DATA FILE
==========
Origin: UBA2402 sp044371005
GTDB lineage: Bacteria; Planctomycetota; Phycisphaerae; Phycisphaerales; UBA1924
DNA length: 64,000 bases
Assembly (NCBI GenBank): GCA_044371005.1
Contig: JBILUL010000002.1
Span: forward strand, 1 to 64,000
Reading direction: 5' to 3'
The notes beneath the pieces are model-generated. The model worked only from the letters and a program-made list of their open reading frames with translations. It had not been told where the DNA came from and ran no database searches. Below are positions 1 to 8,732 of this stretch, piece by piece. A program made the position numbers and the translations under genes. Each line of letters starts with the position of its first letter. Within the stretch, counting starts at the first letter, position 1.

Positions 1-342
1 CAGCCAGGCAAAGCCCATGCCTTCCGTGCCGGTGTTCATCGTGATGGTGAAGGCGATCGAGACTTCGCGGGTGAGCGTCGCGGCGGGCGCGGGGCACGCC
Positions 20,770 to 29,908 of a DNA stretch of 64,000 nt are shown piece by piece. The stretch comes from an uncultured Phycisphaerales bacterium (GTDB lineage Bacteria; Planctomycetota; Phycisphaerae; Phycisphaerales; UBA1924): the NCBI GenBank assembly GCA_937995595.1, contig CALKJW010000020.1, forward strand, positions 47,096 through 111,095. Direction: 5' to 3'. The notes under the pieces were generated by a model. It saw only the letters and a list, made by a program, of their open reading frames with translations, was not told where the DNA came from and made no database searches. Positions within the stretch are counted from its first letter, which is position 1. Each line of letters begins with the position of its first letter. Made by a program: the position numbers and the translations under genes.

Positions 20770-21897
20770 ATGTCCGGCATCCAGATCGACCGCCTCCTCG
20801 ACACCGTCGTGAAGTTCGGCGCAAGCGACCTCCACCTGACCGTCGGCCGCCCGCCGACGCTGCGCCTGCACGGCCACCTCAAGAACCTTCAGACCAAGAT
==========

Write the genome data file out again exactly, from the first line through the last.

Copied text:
Origin: UBA2402 sp044371005
GTDB lineage: Bacteria; Planctomycetota; Phycisphaerae; Phycisphaerales; UBA1924
DNA length: 64,000 bases
Assembly (NCBI GenBank): GCA_044371005.1
Contig: JBILUL010000002.1
Span: forward strand, 1 to 64,000
Reading direction: 5' to 3'
The notes beneath the pieces are model-generated. The model worked only from the letters and a program-made list of their open reading frames with translations. It had not been told where the DNA came from and ran no database searches. Below are positions 1 to 8,732 of this stretch, piece by piece. A program made the position numbers and the translations under genes. Each line of letters starts with the position of its first letter. Within the stretch, counting starts at the first letter, position 1.

Positions 1-342
1 CAGCCAGGCAAAGCCCATGCCTTCCGTGCCGGTGTTCATCGTGATGGTGAAGGCGATCGAGACTTCGCGGGTGAGCGTCGCGGCGGGCGCGGGGCACGCC
Positions 20,770 to 29,908 of a DNA stretch of 64,000 nt are shown piece by piece. The stretch comes from an uncultured Phycisphaerales bacterium (GTDB lineage Bacteria; Planctomycetota; Phycisphaerae; Phycisphaerales; UBA1924): the NCBI GenBank assembly GCA_937995595.1, contig CALKJW010000020.1, forward strand, positions 47,096 through 111,095. Direction: 5' to 3'. The notes under the pieces were generated by a model. It saw only the letters and a list, made by a program, of their open reading frames with translations, was not told where the DNA came from and made no database searches. Positions within the stretch are counted from its first letter, which is position 1. Each line of letters begins with the position of its first letter. Made by a program: the position numbers and the translations under genes.

Positions 20770-21897
20770 ATGTCCGGCATCCAGATCGACCGCCTCCTCG
20801 ACACCGTCGTGAAGTTCGGCGCAAGCGACCTCCACCTGACCGTCGGCCGCCCGCCGACGCTGCGCCTGCACGGCCACCTCAAGAACCTTCAGACCAAGAT